Environment & Planning

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Client Update: New environmental responsibilities for corporates, officers, financiers and others in Queensland

16 March 2016

In brief: The Queensland Government proposes new powers to compel related bodies corporate, executive officers, financiers and shareholders, and a select category of 'related persons', to satisfy the environmental obligations of companies operating in Queensland. The Chain of Responsibility concept has been proposed in response to concerns arising from recent events in Queensland such as the difficulties of the Yabulu Nickel Refinery. Partner Bill McCredie (view CV) and Senior Associate Gobind Kalsi report. 

What does it mean for you?

Currently, the Queensland Department of Environment and Heritage Protection (EHP) may issue environmental protection orders to a person undertaking environmentally relevant activities to secure its compliance with environmental obligations.

The proposed changes, in a Bill introduced to Parliament yesterday1, will significantly broaden the range of entities and persons that are exposed to receiving environment protection orders by which those parties will become directly liable to satisfy environmental obligations in Queensland.

Failure to comply with an environmental protection order is an offence, and also enables the EHP to recover the costs of addressing the environmental issue from the person issued with the order.

Further, the EHP will also be able to unilaterally impose conditions requiring financial assurance to secure compliance with environmental obligations on transfer of an environmental authority (subject to appeal rights).

Who is a 'related person'?

The proposed scope of who may be a 'related person' to a company issued with an environmental protection order is very broad and may extend to related bodies corporate, executive officers, financiers and shareholders, and a potentially wider group of other 'related persons' as determined by the EHP having regard to prescribed factors.

Related persons are:

  • holding companies (with the same meaning as under the Corporations Act 2001 (Cth)); and
  • owners of land on which the company carries out, or has carried out, the relevant environmental activity.

The proposal extends to a wider group of potentially related persons, subject to assessment by the EHP, that may include:

  • a person capable of benefiting financially from the company that has not complied with its environmental obligations; or
  • a person who in the past two years has been in a position to influence the company's compliance with its environmental obligations (whether acting alone or jointly with other related bodies corporate, or giving a direction, or making funding available).

The range of factors that may be considered by the EHP in determining whether a person has a 'relevant connection' with a company, sufficient for it to constitute a related person, include:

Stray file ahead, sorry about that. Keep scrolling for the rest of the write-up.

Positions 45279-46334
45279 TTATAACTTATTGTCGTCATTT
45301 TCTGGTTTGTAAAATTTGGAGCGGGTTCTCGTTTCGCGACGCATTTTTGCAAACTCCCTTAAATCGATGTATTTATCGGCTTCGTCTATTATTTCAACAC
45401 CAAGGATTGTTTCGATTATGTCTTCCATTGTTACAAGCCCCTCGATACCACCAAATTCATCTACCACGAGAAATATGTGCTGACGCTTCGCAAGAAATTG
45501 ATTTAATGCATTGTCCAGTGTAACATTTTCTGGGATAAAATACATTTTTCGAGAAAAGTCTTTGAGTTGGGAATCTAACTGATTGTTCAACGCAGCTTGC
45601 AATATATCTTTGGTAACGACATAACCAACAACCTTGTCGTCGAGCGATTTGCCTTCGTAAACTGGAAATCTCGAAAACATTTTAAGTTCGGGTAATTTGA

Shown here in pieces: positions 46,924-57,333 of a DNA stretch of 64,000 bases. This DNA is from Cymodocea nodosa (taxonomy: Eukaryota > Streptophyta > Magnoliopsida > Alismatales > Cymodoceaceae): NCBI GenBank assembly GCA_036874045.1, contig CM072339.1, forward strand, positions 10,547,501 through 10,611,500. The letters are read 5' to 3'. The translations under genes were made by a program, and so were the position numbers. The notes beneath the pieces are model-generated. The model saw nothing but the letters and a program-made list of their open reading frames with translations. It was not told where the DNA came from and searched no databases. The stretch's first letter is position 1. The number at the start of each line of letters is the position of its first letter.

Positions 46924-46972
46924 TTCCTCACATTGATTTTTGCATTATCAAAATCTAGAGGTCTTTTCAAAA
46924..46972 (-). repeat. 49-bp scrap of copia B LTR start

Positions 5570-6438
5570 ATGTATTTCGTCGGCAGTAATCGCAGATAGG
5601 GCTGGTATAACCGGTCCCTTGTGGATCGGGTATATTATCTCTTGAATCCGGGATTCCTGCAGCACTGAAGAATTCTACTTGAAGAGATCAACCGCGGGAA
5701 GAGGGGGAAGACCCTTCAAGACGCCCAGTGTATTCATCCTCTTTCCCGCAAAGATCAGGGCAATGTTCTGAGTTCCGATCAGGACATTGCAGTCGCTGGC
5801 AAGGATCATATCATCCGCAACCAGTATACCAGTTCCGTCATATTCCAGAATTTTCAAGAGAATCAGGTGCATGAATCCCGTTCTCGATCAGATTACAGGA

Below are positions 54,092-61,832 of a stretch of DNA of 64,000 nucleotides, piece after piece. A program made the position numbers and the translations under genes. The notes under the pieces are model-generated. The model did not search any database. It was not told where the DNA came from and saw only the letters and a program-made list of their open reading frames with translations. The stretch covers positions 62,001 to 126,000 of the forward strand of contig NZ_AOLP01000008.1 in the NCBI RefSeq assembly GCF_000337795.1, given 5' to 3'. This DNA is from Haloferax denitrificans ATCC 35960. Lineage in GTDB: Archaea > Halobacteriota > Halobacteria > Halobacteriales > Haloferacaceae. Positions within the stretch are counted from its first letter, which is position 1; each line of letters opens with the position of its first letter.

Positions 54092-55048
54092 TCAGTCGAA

• the extent of the person's control of, or financial interest in, the company;
  • whether the person is an executive officer of the company or a holding company (for example a director, or a person concerned with, or who takes part in, the corporation’s management);
  • whether the person has had dealings with the company, including for the purpose of providing finance, including the taking of security; and
  • the extent to which a legally recognisable structure or arrangement makes it possible for the person to receive a financial benefit from the company undertaking the environmentally relevant activity. A 'financial benefit' relevantly includes receiving, whether directly or indirectly, a profit, revenue, income, dividend or distribution, or an advantage or preference.

Under the proposed transitional arrangements, decisions about whether entities constitute related persons may take into account circumstances occurring prior to the commencement of the amending legislation.

Related persons of 'high risk companies'

A new power is also proposed for the EHP to issue an environmental protection order to a related person of a 'high risk company'.

A 'high risk company' is a company that is externally administered as defined under the Corporations Act or is a related body corporate of such a company.

Critically, the environmental protection order can be issued:

  • even if the high risk company hasn't been issued with an order; or
  • even if the high risk company has stopped holding an environmental authority.

The explanatory notes to the Bill suggest that this provision is intended to address circumstances where the relevant environmental authority has been disclaimed or otherwise ceased to be in force.

In addition, the EHP can require the related person issued with an order to provide a bank guarantee or other security to secure the related person's compliance with the order.

The way forward

Although it is clear that the Queensland Government has proposed the legislative changes in response to recent events where there is a risk of the Government having to step-in and bear the cost of addressing environmental contamination, the proposed legislation has a very broad potential application.

If the proposed legislation passes Parliament in its present form, related bodies corporate, executive officers, financiers, shareholders and other 'related persons' will have a heightened interest in ensuring that companies operating in Queensland satisfy their environmental obligations. The Bill introduces scope for those 'related persons' to become personally liable for the satisfaction of the relevant environmental obligations.

  1. Environmental Protection (Chain of Responsibility) Amendment Bill 2016 (Qld).

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